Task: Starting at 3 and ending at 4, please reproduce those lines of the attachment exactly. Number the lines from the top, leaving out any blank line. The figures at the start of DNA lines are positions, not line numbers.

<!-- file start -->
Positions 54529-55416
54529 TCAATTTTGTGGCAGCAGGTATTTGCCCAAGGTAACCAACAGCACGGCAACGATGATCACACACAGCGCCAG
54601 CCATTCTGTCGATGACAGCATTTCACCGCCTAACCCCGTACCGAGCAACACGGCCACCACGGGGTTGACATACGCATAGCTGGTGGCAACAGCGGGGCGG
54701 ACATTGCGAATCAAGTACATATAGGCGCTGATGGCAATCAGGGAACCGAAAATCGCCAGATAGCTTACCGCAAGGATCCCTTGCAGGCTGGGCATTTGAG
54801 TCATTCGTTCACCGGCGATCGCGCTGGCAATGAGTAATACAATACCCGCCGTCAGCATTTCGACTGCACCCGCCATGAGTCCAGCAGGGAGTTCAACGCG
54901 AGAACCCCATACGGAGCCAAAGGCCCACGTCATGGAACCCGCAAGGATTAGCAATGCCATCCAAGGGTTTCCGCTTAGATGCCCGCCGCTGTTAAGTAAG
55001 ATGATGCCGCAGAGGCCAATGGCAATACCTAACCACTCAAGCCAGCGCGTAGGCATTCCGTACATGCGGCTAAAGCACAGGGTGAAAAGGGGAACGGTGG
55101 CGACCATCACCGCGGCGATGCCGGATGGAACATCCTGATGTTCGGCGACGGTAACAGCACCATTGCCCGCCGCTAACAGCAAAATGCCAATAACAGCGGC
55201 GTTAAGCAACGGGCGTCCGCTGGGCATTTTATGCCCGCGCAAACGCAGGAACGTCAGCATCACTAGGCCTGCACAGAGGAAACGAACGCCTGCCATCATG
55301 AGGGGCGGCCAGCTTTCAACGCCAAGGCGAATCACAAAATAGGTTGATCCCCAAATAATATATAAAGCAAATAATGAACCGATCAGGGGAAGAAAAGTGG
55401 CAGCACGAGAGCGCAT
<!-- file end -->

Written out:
54601 CCATTCTGTCGATGACAGCATTTCACCGCCTAACCCCGTACCGAGCAACACGGCCACCACGGGGTTGACATACGCATAGCTGGTGGCAACAGCGGGGCGG
54701 ACATTGCGAATCAAGTACATATAGGCGCTGATGGCAATCAGGGAACCGAAAATCGCCAGATAGCTTACCGCAAGGATCCCTTGCAGGCTGGGCATTTGAG